Armed forces deserve homes fit for heroes
I have been contacted in recent weeks, in my role as Chairman of the all-party Parliamentary group for the Armed Forces Covenant, by a huge number of service families, both locally and across the country, who are struggling with their accommodation, both in seeking repairs and in the new rental banding scheme that has been introduced.
It is of key importance to me that our armed forces and their families should have good living quarters, and a clear and fair way in which they can raise concerns about this important issue.
They should not have to fight for their homes to be of a decent standard.
We owe them that much under our commitment to the military covenant.
The company charged by the Ministry of Defence with administering service accommodation and maintenance, Carillion Amey, has received a lot of criticism, and the House of Commons’ Public Accounts Select Committee, on which I sit, will be investigating this contract in the coming months as it is clearly failing.
Armed forces personnel can contact me about this issue, in complete confidence, via my website.
It was an honour to go along to the Rotary Club’s award ceremony held in the House of Lords last week to witness local Rotarian Joy Palmer Cooper, of Chatton, receive its coveted Champions of Change accolade.
Joy, pictured, was one of only 11 Rotarians from across the UK selected for their humanitarian work, either at home or abroad, to be presented with an award by the Minister for Civil Society Rob Wilson.
Last week was also Autism Awareness Week, a topic very close to my heart, and I am delighted to be able to support the fantastic work of the National Autistic Society in its local and national campaigns.
Our all-party Parliamentary group on autism had a big turnout to discuss the problems of diagnosis times for children and adults on the spectrum, a problem which I struggled with when my son was little and we were seeking help over ten years ago.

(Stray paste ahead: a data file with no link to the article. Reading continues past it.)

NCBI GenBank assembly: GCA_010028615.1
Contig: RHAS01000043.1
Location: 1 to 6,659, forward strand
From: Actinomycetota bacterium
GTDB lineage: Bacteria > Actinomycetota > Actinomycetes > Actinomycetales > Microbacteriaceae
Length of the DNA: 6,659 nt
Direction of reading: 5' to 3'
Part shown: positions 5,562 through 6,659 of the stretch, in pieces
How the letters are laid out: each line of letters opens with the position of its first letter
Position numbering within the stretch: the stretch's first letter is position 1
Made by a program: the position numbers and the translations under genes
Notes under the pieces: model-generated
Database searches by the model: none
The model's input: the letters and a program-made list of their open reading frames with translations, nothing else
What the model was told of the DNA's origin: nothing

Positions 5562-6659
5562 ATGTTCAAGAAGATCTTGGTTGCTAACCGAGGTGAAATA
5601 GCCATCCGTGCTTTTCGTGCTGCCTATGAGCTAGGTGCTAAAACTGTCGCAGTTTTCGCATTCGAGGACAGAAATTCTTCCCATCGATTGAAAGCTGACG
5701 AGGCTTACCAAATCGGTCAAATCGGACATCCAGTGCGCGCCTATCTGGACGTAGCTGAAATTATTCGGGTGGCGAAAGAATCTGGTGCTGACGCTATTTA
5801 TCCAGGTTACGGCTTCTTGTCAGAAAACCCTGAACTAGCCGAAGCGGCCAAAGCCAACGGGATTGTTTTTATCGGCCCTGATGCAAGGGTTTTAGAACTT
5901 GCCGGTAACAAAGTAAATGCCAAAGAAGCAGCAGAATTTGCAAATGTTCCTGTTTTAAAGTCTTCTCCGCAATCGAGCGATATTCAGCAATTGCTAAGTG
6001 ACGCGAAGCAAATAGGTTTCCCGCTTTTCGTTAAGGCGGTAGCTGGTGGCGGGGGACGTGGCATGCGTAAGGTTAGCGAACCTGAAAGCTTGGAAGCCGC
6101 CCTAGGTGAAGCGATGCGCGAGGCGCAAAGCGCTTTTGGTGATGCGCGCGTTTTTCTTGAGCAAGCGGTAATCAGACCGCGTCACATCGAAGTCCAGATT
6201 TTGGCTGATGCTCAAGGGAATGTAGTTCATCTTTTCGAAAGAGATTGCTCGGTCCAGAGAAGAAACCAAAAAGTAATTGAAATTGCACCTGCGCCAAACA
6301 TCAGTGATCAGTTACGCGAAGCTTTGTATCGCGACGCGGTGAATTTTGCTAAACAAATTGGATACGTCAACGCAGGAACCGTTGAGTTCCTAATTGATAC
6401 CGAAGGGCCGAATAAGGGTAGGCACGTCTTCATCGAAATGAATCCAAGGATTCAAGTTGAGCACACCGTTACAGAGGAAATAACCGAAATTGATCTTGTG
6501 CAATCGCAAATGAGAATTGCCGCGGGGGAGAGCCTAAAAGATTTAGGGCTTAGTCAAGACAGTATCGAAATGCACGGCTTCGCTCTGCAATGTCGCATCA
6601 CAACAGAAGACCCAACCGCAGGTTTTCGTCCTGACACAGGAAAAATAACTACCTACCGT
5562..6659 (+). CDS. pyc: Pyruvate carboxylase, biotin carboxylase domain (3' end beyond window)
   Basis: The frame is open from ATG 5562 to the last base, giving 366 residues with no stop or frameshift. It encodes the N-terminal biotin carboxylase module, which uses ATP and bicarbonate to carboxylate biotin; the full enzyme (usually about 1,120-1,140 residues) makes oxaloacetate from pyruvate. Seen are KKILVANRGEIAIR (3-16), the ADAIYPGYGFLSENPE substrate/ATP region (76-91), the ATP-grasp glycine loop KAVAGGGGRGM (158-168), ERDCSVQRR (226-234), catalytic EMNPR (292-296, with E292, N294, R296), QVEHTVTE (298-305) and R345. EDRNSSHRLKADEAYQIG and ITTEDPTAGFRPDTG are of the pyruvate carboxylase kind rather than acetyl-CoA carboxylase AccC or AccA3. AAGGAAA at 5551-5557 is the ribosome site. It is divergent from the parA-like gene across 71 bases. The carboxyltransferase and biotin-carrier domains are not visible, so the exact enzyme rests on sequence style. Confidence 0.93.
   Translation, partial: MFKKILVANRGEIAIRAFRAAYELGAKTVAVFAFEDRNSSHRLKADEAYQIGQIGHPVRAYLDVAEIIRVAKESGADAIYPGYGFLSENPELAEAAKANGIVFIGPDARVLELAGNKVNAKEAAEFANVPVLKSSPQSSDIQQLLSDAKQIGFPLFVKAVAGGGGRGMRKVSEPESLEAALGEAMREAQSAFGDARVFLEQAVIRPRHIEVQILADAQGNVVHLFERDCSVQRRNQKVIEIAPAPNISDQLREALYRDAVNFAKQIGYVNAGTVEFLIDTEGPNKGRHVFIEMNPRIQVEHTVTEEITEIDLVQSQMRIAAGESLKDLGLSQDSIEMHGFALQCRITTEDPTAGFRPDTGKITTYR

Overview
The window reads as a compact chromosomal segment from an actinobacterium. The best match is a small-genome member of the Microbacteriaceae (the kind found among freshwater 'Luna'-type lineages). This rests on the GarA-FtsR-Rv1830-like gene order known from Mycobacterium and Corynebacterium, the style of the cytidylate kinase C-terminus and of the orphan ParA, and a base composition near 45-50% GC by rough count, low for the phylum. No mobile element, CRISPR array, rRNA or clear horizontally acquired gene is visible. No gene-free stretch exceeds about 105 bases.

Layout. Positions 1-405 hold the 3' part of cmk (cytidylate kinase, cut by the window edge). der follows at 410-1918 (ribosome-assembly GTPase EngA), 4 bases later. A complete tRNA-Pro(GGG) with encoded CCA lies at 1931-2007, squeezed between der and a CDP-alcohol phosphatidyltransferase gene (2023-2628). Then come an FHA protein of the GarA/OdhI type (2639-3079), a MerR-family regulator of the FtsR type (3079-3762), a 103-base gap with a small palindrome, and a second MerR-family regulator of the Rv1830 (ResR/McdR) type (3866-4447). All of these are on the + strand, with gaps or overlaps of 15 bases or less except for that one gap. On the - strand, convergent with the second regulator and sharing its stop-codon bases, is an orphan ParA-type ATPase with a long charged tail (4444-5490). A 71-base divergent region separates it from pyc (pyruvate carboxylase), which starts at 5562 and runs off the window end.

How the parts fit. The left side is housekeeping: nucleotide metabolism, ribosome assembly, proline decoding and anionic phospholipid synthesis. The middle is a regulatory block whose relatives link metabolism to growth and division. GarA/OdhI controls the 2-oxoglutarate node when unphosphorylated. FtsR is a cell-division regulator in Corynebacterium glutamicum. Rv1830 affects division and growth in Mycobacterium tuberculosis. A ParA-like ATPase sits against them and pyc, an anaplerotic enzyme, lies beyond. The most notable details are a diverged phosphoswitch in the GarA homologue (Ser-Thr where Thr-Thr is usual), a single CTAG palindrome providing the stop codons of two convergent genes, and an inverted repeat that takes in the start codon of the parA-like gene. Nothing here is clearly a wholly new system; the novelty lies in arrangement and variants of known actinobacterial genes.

Progress on this is slow, but I was pleased to hear from the minister and his civil servants on the steps forward they are taking.
It was interesting to hear the minister admit that one of his biggest frustrations in government was the variability of provision and quality across the country.
This is something I know we can do better on, and I look forward to doing what I can to assist the Government in working towards a better service and more professional support for families.
Finally, as part of the Armed Forces Parliamentary Scheme, my colleagues from all parties and I get to meet some incredible people working hard to keep us all safe.
Some of them have challenged us to take part in the Royal Marines’ 10K Commando Challenge.
My colleague and friend Ruth Smeeth, MP for Stoke-on-Trent North and Kidsgrove, and I will be submitting ourselves to being trained by a marine to get us up to scratch for the big event in October.
We first met some of our bravest personnel, the Royal Marines, this February, which is why we have decided that a really tough challenge was needed.
Those men and women are extraordinary in every way, from their cheerfulness in adversity to their resilience and bravery.
This is our salute to them.